CHEEKTOWAGA – One of Cheektowaga’s top employers, Ingersoll Rand, announced by email Tuesday that they are stopping manufacturing operations at their Broadway plant this upcoming July.
“This was a difficult decision as we take all actions that affect our people very seriously. We are committed to supporting employees with competitive severance packages, on-site employee assistance programs, job placement services and the opportunity to apply for jobs at other company locations. We also plan to work with the union in Buffalo to fulfill legal obligations concerning collective bargaining and what the plan means for represented employees,” the company said in their email.
Most of the facility is represented by the International Association of Machinists & Aerospace Workers labor union. Peter Cooney is their local representative and says the union is extremely disappointed with the decision.
“We don’t believe it is necessary. We’ve had Machinist Union members there for decades and the plant was profitable for a very long time. We didn’t get a lot of information on the whys today,” Mr. Cooney told Cheektowaga Chronicle. “It’s not going to be easy on [the workers] or their families. It never is and it makes it that much harder when it doesn’t make any sense.
A four-year labor contract was agreed to after the union members went out on strike over the deal’s terms in 2015. Mr. Mooney says that contract expires this upcoming August. We asked if the deal’s expiration date may have had anything to do with the plant’s closure.
“It sure does makes you think,” added Mr. Mooney.
The work done at the Cheektowaga facility will be outsourced out of state and the country according to the company.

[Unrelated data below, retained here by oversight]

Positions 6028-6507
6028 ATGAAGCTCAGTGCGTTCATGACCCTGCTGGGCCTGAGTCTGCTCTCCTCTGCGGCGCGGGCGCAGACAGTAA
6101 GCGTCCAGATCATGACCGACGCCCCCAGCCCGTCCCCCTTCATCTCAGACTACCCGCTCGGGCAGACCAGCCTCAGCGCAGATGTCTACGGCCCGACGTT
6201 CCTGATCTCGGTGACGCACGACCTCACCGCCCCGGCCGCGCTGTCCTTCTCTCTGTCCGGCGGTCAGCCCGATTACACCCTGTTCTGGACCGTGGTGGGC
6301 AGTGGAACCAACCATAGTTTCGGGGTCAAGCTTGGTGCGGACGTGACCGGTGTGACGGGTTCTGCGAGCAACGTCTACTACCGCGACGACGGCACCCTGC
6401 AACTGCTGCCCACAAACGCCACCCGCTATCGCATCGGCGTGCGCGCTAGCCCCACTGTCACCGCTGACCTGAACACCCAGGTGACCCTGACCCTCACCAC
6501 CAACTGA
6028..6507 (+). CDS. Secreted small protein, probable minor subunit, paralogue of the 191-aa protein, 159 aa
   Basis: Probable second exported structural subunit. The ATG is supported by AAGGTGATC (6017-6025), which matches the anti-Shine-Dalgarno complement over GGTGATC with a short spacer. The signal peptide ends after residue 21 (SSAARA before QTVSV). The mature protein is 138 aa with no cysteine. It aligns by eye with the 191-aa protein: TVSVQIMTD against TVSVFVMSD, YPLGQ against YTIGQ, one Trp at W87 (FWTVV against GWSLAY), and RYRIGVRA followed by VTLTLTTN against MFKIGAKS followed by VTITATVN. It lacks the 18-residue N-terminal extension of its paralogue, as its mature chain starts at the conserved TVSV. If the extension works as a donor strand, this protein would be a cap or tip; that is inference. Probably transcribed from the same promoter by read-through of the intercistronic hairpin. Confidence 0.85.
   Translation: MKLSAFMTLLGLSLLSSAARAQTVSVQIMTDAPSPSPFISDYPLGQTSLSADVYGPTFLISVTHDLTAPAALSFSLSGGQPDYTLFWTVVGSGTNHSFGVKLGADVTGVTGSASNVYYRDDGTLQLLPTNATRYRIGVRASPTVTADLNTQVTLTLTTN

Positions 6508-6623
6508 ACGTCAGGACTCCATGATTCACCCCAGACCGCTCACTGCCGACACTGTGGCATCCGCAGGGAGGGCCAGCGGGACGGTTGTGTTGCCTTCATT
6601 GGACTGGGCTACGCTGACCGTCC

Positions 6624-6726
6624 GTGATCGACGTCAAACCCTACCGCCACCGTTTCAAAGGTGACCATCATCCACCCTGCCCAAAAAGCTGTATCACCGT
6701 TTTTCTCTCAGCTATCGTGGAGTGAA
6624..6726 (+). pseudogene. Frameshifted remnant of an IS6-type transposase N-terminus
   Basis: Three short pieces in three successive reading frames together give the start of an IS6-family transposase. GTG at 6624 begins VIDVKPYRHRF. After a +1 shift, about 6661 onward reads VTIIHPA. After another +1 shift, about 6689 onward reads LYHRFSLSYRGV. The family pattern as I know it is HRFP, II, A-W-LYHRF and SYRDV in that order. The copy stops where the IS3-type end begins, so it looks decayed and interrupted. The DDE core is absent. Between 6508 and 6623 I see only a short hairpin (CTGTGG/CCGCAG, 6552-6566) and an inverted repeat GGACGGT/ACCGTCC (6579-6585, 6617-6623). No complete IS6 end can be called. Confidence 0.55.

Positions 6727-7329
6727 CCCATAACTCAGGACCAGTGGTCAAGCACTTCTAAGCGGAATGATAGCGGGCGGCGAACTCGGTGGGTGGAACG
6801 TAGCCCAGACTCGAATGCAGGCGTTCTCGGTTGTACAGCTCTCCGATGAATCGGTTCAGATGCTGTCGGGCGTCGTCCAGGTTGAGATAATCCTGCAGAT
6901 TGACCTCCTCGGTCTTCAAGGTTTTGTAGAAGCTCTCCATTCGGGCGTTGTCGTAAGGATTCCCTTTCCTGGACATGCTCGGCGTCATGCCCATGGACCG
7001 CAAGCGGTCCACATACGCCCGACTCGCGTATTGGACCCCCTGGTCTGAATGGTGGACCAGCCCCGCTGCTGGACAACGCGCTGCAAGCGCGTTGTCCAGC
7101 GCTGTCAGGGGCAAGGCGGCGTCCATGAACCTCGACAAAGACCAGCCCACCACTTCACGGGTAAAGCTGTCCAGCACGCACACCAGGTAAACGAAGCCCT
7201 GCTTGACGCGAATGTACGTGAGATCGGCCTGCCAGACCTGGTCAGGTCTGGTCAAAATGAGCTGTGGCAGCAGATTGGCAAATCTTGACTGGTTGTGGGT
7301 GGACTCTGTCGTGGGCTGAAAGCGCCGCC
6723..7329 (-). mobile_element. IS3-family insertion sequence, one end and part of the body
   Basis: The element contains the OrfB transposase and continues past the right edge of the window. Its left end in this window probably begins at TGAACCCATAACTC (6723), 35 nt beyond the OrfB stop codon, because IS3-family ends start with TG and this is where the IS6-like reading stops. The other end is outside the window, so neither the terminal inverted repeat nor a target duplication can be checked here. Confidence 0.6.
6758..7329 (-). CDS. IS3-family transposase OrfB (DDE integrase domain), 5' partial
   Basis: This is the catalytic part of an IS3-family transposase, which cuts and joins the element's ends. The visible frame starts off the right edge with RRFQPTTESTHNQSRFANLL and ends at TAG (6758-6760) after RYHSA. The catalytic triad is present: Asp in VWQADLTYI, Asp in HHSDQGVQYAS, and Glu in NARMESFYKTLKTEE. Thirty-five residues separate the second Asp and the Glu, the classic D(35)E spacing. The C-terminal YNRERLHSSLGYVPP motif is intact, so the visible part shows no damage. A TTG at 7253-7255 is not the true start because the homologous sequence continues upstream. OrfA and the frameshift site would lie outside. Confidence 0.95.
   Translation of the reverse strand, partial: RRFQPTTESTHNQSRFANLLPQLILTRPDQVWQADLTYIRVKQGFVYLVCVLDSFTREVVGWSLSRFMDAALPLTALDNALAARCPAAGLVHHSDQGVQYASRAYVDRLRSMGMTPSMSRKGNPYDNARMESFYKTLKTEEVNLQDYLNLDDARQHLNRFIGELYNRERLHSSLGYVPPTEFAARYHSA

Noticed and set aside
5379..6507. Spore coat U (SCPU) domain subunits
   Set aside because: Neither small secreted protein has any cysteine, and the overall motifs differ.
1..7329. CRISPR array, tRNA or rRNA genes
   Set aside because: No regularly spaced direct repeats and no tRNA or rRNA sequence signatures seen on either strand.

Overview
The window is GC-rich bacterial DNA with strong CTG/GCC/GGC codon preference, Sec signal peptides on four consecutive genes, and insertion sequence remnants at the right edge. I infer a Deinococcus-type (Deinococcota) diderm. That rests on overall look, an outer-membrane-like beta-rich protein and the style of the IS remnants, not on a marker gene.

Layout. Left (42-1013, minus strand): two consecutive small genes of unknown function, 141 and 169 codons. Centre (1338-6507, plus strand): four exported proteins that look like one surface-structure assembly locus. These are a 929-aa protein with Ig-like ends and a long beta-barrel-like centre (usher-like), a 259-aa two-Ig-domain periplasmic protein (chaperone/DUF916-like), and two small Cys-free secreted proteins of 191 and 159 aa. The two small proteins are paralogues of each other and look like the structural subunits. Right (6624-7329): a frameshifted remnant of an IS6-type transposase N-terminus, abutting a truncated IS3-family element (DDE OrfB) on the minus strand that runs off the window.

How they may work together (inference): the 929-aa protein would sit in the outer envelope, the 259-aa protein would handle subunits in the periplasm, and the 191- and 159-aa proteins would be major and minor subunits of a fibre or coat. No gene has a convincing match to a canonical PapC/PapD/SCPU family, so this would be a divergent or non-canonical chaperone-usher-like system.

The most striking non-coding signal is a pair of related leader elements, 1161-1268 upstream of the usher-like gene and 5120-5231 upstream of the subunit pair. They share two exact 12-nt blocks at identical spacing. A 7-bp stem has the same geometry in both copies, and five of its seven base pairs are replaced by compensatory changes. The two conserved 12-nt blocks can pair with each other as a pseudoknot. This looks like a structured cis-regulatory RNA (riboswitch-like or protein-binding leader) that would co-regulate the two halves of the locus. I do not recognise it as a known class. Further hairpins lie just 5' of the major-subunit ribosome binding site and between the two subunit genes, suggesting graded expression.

“It is our intent to transition and consolidate the majority of Buffalo production capability for our core product line to Mocksville, N.C. We also will transition a smaller amount of production capability to our Vignate, Italy facility, and continue existing production capability in our Wujiang, China facility, which was implemented 18 months ago to serve increasing demand from customers in the region.”
“It makes clear that there is no regard for the worker, only for the bottom line and it’s no even clear that the bottom line is going to get better if they move the work to those places,” added Mr. Mooney.
He said the union will be meeting with the company later in the week to get a better understanding as to why they downsizing at the facility.
“First off we want to hear the whys and obviously see if there is anything that can be done to keep the work here. We haven’t had those conversations and first and foremost that is what we would like to do,” said Mr. Mooney.
Around 150 jobs will remain at the facility focusing on engineering, sales and service, and other customer-facing roles.
Congressman Brian Higgins said via email, “Ingersoll Rand’s announcement represents the latest in a growing list of local manufacturing jobs lost at the expense of tax and trade policies that fail to put American workers first. We are experiencing firsthand the failed promises of the GOP tax bill. From Dresser-Rand in Olean to BAK USA in Buffalo and from New Era in Derby to Globe Specialty Metals in Niagara Falls, the corporate tax cuts are not trickling down to hardworking Western New Yorkers and the tariffs are not protecting American jobs. Instead, haphazard policy that favors big business is incentivizing outsourcing and putting people out of work.”